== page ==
• Teschke R, Wolff A, Frenzel C, Schulze J, Eickhoff A. Herbal hepatotoxicity: a tabular compilation of reported cases. Liver Int 2012; 32: 1543-56. [PubMed: 22928722]
    (A systematic compilation of all publications on the hepatotoxicity of specific herbals identified 185 publications on 60 different herbs, herbal drugs and supplements, but bromelain was not listed or mentioned).
  • Navarro VJ, Barnhart H, Bonkovsky HL, Davern T, Fontana RJ, Grant L, Reddy KR, et al. Liver injury from herbals and dietary supplements in the U.S. Drug-Induced Liver Injury Network. Hepatology 2014; 60: 1399-408. [PMC free article: PMC4293199] [PubMed: 25043597]
    (Among 85 cases of HDS associated liver injury [not due to anabolic steroids] enrolled in a US prospective study between 2004 and 2013, none were attributed to a product containing bromelain).
  • Chalasani N, Bonkovsky HL, Fontana R, Lee W, Stolz A, Talwalkar J, Reddy KR, et al.; United States Drug Induced Liver Injury Network. Features and outcomes of 899 patients with drug-induced liver injury: The DILIN Prospective Study. Gastroenterology 2015; 148: 1340-52.e7. [PMC free article: PMC4446235] [PubMed: 25754159]
    (Among 899 cases of drug induced liver injury enrolled in a prospective database between 2004 and 2012, HDS were implicated in 145 [16%], the single major herbal cause being green tea and none were attributed to bromelain [see also Navarro et al Hepatology 2014]).
  • García-Cortés M, Robles-Díaz M, Ortega-Alonso A, Medina-Caliz I, Andrade RJ. Hepatotoxicity by dietary supplements: A tabular listing and clinical characteristics. Int J Mol Sci 2016; 17: 537. [PMC free article: PMC4848993] [PubMed: 27070596]
    (Listing of published cases of liver injury from HDS products, but does not mention or list bromelain).
  • Brown AC. An overview of herb and dietary supplement efficacy, safety and government regulations in the United States with suggested improvements. Part 1 of 5 series. Food Chem Toxicol 2017; 107: 449-71. [PubMed: 27818322]
    (Summary of the US regulations on safety and efficacy of herbal and dietary supplements).
  • Brown AC. Liver toxicity related to herbs and dietary supplements: Online table of case reports. Part 2 of 5 series. Food Chem Toxicol 2017; 107: 472-501. [PubMed: 27402097]
    (Description of an online compendium of cases of liver toxicity attributed to HDS products, does not mention or list bromelain).
  • Navarro VJ, Khan I, Björnsson E, Seeff LB, Serrano J, Hoofnagle JH. Liver injury from herbal and dietary supplements. Hepatology 2017; 65: 363-73. [PMC free article: PMC5502701] [PubMed: 27677775]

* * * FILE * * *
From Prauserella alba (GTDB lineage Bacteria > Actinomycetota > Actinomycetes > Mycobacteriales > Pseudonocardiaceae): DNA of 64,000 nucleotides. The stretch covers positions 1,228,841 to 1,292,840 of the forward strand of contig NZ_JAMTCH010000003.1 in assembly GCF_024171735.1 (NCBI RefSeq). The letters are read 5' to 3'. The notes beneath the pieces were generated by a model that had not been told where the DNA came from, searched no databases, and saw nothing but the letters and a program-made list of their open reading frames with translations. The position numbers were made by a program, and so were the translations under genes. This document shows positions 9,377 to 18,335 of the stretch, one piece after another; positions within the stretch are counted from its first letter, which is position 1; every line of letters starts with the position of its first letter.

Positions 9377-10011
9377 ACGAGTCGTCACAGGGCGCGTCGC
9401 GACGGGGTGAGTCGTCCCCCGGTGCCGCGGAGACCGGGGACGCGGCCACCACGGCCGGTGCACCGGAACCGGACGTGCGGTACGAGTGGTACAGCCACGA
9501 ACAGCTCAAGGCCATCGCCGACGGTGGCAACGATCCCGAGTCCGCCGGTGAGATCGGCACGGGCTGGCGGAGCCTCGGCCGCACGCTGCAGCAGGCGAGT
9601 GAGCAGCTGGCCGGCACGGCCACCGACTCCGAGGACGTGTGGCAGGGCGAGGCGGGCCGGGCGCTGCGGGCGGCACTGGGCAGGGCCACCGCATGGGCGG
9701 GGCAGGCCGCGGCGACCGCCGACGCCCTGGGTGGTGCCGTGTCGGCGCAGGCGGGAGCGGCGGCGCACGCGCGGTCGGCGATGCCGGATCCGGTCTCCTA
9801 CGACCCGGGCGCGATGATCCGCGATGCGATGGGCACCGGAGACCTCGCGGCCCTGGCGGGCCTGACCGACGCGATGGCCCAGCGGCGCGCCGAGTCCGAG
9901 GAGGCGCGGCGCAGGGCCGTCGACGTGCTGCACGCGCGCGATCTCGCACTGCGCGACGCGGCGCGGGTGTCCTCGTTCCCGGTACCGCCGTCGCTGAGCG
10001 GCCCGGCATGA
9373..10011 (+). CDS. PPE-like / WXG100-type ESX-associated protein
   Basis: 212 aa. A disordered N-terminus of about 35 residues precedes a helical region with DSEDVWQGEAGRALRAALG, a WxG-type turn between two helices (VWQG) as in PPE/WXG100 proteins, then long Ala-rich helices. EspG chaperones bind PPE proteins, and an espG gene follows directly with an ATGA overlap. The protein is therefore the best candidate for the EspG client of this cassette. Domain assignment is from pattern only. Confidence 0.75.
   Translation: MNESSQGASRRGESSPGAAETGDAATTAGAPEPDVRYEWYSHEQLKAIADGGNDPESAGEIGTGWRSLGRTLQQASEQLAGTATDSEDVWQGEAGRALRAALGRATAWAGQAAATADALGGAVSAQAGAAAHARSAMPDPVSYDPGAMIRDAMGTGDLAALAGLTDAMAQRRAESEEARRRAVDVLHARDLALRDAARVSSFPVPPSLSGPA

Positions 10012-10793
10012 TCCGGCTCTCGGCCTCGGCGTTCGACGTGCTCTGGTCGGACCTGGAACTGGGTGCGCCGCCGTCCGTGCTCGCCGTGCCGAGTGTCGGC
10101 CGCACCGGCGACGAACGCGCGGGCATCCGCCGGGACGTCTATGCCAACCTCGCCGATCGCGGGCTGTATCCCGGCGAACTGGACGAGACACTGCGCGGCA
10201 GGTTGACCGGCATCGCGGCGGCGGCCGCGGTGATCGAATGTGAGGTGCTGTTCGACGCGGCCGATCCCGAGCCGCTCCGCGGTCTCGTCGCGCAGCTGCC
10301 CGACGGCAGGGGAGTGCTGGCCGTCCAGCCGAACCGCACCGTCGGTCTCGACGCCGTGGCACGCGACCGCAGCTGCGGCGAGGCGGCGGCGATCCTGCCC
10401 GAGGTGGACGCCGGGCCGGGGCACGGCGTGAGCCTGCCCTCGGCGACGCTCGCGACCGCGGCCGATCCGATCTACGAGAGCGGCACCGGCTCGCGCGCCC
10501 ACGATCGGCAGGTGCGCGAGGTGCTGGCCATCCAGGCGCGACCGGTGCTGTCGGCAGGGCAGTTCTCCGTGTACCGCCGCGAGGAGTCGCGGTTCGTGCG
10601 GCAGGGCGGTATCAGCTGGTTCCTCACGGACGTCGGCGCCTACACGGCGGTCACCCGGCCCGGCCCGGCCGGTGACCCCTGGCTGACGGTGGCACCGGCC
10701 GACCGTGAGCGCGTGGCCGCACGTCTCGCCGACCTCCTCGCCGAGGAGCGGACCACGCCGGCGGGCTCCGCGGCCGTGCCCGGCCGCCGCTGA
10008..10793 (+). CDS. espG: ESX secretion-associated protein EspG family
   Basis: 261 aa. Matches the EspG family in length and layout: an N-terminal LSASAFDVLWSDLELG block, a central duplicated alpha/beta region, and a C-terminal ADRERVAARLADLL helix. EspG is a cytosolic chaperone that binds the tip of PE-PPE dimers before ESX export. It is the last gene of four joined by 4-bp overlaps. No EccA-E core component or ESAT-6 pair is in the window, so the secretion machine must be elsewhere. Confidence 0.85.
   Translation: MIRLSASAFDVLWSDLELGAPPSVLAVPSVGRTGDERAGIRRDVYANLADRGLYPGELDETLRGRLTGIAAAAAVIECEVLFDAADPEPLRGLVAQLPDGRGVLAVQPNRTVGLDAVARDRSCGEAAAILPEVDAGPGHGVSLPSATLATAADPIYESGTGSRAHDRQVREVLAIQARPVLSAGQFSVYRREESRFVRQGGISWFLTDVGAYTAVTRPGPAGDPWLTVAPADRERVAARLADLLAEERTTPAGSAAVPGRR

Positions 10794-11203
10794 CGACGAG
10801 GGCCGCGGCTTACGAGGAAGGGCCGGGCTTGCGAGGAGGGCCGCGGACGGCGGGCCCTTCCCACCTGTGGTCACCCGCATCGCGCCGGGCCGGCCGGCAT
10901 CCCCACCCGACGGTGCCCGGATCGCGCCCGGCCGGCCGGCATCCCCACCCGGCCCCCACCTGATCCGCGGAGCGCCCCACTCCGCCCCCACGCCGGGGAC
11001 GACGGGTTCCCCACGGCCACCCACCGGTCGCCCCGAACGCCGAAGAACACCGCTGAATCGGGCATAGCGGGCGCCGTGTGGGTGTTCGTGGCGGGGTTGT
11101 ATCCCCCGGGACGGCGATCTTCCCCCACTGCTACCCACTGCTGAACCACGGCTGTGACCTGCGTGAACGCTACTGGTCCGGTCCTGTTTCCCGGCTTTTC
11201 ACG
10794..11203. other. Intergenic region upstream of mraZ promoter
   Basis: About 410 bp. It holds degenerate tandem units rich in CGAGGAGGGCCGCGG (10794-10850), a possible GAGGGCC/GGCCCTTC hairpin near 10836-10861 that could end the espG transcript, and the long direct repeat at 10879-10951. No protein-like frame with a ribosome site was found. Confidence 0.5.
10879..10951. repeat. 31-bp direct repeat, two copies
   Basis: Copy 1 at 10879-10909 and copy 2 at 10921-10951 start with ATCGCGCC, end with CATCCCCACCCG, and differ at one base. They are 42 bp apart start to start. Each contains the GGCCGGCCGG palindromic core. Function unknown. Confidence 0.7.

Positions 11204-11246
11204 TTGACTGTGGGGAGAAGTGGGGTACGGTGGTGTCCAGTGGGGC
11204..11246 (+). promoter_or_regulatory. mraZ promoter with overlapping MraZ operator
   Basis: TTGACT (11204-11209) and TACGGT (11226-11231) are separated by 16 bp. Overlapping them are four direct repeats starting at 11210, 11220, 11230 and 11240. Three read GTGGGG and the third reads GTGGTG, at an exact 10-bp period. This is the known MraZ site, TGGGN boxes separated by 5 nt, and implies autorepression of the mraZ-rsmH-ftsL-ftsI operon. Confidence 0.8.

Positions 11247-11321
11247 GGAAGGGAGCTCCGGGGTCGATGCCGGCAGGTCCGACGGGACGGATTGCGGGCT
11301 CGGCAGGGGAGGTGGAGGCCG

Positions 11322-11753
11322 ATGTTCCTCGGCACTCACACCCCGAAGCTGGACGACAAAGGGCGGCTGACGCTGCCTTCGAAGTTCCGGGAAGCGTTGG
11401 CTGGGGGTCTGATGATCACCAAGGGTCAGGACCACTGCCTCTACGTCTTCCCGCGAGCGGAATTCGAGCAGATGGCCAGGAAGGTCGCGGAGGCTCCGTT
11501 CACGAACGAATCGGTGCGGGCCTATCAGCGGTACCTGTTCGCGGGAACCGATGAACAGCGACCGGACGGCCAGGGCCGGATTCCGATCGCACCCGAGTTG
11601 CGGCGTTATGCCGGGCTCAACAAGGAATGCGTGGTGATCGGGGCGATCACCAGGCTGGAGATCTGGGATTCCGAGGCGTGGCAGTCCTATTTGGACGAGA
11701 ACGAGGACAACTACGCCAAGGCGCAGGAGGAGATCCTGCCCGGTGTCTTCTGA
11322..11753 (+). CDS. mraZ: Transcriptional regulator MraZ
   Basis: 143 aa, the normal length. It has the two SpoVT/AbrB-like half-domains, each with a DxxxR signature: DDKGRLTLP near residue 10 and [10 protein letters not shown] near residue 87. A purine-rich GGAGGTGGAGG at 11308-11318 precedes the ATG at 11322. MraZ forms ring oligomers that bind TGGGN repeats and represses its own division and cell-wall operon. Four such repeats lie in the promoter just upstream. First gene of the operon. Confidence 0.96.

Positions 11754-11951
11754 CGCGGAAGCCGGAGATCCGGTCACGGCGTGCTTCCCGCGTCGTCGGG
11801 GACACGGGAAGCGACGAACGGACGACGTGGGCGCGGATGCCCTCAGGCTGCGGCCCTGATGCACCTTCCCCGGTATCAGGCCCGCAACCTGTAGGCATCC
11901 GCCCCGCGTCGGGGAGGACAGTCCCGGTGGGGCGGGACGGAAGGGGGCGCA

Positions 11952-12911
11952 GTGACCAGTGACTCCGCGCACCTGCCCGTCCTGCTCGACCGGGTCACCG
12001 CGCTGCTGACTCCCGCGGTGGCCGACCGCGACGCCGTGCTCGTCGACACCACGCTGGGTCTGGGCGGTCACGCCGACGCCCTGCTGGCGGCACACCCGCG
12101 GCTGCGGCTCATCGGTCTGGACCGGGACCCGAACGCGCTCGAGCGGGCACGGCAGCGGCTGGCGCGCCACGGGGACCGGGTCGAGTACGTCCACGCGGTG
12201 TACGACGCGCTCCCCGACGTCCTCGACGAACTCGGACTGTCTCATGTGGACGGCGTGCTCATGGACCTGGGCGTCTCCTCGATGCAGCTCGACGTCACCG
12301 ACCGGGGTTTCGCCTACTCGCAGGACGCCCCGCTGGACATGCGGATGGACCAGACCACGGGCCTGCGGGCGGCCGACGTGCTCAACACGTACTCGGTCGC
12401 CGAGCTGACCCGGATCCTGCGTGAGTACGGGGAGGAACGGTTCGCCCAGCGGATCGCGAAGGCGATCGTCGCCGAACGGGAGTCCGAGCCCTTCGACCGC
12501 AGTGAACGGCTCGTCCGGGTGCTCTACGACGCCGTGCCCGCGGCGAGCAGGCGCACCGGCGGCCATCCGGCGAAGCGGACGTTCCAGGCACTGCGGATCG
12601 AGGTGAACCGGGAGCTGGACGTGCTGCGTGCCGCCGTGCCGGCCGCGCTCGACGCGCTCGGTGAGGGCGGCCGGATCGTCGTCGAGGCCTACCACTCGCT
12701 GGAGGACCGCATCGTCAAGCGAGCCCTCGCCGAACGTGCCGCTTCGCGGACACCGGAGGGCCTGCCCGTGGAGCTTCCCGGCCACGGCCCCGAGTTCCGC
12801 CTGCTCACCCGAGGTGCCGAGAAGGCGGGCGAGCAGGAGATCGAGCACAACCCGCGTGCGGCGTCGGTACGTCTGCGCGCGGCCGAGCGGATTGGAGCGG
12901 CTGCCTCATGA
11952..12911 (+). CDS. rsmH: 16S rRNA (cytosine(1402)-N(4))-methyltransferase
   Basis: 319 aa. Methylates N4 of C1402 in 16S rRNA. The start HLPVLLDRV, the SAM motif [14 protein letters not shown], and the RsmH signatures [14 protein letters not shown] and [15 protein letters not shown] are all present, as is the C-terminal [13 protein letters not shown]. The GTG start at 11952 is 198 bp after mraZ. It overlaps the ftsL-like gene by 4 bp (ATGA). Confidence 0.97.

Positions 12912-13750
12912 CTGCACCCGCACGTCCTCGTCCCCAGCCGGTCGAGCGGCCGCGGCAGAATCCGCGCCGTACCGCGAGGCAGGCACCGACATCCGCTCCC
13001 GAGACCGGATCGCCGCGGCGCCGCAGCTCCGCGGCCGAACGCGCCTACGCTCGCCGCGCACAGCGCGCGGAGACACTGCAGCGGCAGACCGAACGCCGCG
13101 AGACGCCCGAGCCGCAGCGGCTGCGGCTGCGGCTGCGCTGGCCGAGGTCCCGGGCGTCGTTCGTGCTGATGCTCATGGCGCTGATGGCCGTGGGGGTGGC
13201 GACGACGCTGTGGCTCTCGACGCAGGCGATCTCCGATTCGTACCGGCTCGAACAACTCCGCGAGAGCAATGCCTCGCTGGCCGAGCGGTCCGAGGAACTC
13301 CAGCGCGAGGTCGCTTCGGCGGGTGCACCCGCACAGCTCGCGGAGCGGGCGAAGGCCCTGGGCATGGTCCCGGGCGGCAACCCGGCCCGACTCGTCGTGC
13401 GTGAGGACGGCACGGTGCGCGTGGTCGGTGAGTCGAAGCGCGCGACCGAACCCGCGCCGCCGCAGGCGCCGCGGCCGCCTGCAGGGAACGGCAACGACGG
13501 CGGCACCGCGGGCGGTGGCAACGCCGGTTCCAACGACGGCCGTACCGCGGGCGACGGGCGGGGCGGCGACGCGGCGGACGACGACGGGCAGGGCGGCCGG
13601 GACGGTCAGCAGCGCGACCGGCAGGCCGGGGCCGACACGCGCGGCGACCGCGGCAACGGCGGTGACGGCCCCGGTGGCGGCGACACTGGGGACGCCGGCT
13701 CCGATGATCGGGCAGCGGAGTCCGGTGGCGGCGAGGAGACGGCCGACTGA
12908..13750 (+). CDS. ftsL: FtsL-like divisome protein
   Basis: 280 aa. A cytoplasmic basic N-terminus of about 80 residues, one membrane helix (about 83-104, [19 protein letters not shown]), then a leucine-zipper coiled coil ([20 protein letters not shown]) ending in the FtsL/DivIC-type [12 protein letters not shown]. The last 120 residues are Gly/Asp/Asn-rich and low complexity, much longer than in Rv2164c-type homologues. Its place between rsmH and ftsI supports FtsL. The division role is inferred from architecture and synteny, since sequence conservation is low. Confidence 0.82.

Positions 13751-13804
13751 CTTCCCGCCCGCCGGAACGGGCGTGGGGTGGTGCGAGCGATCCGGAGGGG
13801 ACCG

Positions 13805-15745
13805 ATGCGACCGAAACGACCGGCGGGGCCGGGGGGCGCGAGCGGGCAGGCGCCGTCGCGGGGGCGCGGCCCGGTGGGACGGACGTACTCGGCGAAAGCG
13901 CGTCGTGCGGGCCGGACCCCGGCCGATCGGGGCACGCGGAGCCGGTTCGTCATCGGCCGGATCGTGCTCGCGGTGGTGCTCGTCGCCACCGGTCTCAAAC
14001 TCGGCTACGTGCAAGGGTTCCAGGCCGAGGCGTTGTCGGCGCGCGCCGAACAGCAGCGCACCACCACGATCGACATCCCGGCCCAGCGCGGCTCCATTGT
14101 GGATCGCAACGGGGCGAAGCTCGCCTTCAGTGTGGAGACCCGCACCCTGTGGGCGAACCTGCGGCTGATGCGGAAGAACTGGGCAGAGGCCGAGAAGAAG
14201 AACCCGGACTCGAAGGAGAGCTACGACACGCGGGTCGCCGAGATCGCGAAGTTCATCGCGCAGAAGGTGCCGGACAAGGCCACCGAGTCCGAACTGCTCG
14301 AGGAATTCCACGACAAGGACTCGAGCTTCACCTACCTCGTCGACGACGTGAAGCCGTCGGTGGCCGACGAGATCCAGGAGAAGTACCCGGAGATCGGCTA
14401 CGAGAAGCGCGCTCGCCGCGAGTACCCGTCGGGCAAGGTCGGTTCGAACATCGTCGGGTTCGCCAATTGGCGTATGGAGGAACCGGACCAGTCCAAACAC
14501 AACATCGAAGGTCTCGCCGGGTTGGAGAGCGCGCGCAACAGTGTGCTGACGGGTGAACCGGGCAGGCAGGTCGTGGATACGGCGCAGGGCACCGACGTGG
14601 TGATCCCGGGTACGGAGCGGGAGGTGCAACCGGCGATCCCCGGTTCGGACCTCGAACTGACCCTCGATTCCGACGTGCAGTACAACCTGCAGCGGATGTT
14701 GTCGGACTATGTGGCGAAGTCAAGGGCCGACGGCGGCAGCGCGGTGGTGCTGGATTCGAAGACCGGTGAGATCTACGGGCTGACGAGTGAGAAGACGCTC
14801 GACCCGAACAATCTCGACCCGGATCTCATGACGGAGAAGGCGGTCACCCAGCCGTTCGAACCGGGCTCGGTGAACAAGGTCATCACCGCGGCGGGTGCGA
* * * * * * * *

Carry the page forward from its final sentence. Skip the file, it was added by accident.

(Review of the problems of liver injury and HDS products, mentions that multiingredient dietary supplements account for the major of cases, but does not mention a product with bromelain as a component).
  • Ballotin VR, Bigarella LG, Brandão ABM, Balbinot RA, Balbinot SS, Soldera J. Herb-induced liver injury: Systematic review and meta-analysis. World J Clin Cases. 2021;9:5490-5513. [PMC free article: PMC8281430] [PubMed: 34307603]
    (Systematic review of the literature on herb induced liver injury identified 446 references describing 936 cases due to 79 different herbal products, the most common being He Shou Wu [91], green tea [90] Herbalife products [64], kava kava [62] and greater celandine [48]; bromelain was not among the 79 implicated products).
  • Bessone F, García-Cortés M, Medina-Caliz I, Hernandez N, Parana R, Mendizabal M, Schinoni MI, et al. Herbal and dietary supplements-induced liver injury in Latin America: experience from the LATINDILI Network. Clin Gastroenterol Hepatol. 2022;20:e548-e563. [PubMed: 33434654]
    (Among 367 cases of hepatotoxicity enrolled in the Latin American DILI Network between 2011 and 2019, 29 [8%] were attributed to herbal products, the most frequent being green tea [n=7], Herbalife products [n=5] and garcinia [n=3], while bromelain is not mentioned).
  • Kumar V, Mangla B, Javed S, Ahsan W, Kumar P, Garg V, Dureja H. Bromelain: a review of its mechanisms, pharmacological effects and potential applications. Food Funct. 2023;14:8101-8128. [PubMed: 37650738]
    (Extensive review of the source, chemical components, method of preparation, pharmacologic activities, mechanism of action, safety, and clinical efficacy of bromelain mentions side effects of allergic reactions including anaphylaxis, digestive complains of nausea, vomiting, diarrhea and abdominal discomfort, potential anticoagulant activity, but concludes that it is generally safety in usual doses and allergic reactions are rare; no mention of hepatotoxicity or ALT elevations).
  • Shoham Y, Gasteratos K, Singer AJ, Krieger Y, Silberstein E, Goverman J. Bromelain-based enzymatic burn debridement: A systematic review of clinical studies on patient safety, efficacy and long-term outcomes. Int Wound J. 2023;20:4364-4383. [PMC free article: PMC10681521] [PubMed: 37455553]
    (Systematic review of the literature on the use of bromelain for enzymatic burn debridement identified 34 clinical studies and concluded that bromelain has positive effects on functional and cosmetic outcomes of major burns, and that there is no strong evidence of adverse events such as infections or hemorrhage).